The present invention also provides a reflector for reflecting radiation in a desired wavelength range, the reflector comprising a stack of alternating layers of a first and a second material, said first material having a lower real refractive index in said desired wavelength range than said second material, characterised in that:
the layer thicknesses of said first and second materials vary through the stack.
The layer thicknesses are preferably determined by a global or needle optimisation technique.
The invention further provides a reflector for reflecting radiation in a desired wavelength range, the reflector comprising a stack of alternating layers of a first and a second material, said first material having a lower real refractive index in said desired wavelength range than said second material, characterised in that:
said second material is selected from the group comprising P, Sr, Rb and the lanthanides, especially La, Ce, Pr and Eu, as well as compounds or alloys thereof.
Still further, the present invention provides a reflector for reflecting radiation in a desired wavelength range, the reflector comprising a stack of alternating layers of a first and a second material, said first material having a lower real refractive index in said desired wavelength range than said second material, characterised in that:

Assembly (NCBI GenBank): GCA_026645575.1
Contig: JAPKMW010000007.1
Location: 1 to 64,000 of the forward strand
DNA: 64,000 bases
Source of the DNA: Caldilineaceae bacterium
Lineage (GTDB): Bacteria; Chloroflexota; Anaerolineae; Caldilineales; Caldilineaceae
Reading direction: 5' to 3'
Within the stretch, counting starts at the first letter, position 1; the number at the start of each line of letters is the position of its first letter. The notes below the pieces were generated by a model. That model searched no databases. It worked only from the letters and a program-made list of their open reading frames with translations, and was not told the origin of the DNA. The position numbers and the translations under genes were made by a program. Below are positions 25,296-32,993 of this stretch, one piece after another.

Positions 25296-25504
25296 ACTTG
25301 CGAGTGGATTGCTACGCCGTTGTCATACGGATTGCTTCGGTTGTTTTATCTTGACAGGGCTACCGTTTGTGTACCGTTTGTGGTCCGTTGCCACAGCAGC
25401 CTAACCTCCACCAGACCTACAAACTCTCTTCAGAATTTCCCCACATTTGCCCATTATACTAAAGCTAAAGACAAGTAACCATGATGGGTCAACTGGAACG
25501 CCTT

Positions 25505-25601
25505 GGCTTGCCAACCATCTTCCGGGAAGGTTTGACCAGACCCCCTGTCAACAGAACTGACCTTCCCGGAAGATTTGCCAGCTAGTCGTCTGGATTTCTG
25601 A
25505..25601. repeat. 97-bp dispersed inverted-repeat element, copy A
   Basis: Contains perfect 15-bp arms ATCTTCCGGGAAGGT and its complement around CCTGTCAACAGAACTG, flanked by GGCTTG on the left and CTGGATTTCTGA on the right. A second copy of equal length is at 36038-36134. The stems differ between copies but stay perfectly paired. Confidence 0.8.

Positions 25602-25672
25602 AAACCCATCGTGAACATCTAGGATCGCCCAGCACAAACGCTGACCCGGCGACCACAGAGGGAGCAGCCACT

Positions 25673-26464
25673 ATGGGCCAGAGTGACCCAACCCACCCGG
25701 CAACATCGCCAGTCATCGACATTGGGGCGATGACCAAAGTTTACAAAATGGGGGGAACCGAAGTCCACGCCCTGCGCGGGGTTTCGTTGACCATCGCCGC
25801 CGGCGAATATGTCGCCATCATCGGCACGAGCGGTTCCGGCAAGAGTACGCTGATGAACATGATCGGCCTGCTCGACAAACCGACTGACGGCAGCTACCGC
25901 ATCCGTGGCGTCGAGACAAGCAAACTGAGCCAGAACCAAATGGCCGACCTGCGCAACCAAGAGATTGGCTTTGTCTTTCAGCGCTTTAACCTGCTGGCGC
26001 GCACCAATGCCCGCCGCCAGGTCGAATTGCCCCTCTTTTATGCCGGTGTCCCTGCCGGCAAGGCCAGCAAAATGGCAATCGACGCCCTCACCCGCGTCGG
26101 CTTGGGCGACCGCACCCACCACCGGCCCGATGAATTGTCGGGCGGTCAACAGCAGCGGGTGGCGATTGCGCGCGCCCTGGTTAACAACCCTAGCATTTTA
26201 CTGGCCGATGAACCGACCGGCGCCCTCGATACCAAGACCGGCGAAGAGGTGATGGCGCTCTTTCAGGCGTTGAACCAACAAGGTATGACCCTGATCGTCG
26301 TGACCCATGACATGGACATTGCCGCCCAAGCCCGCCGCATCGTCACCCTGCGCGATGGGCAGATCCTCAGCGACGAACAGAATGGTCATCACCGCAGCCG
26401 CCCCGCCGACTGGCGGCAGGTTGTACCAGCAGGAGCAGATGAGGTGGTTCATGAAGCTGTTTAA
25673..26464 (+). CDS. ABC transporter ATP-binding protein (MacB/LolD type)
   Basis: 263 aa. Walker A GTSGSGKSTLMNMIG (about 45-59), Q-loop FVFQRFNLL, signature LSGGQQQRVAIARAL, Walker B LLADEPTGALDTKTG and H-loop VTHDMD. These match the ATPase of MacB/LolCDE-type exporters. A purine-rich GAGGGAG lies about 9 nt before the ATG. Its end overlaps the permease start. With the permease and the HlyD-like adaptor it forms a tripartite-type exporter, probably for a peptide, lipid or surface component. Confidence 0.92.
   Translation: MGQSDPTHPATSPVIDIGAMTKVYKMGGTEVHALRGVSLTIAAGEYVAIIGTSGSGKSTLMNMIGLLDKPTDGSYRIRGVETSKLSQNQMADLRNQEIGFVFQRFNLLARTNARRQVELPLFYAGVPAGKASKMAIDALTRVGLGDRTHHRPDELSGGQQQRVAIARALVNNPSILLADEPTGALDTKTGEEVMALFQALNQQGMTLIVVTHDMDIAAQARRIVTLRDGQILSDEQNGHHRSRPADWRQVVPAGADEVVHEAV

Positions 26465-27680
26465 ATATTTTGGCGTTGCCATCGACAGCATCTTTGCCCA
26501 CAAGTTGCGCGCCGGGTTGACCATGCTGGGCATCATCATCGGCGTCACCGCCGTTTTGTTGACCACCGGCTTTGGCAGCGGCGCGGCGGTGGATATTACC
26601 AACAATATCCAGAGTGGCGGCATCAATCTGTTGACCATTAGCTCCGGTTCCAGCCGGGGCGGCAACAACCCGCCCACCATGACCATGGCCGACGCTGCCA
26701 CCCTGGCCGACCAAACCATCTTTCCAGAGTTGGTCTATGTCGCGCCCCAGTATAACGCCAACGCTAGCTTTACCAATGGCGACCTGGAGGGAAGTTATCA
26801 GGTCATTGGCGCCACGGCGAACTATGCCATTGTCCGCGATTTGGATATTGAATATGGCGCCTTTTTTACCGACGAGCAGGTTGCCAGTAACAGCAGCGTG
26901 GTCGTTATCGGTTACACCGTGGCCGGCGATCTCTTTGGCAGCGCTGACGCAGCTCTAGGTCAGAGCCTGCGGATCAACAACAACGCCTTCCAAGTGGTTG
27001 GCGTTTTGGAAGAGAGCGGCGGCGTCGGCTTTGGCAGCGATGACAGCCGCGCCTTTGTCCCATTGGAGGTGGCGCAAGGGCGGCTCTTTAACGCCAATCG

said first material is selected from the group comprising Ru and Rh as well as alloys and compounds thereof.
Reflectors according to the invention may have a capping layer of a relatively inert material, which is preferably selected from the group comprising diamond-like carbon (C), silicon carbide (SiC), boron nitride (BN), silicon nitride (Si3N4), B, Ru and Rh and preferably has a thickness in the range of from 0.5 to 3 nm, preferably in the range of from 1 to 2 nm.
A second aspect of the invention provides a lithographic projection apparatus comprising:
an illumination system for supplying a projection beam of radiation;
a first object table provided with a mask holder for holding a mask;
a second object table provided with a substrate holder for holding a substrate; and
a projection system for imaging an irradiated portion of the mask onto a target portion of the substrate; characterised in that:
at least one of said illumination system and said projection system includes a reflector as described above.
A third aspect of the invention provides a method of manufacturing a reflector for reflecting radiation in a desired wavelength, the reflector comprising a stack of alternating layers of a first and a second material, wherein the first material has a lower real refractive index than the second material, the method comprising the steps of:
determining appropriate layer thicknesses using a numerical iterative optimisation process; and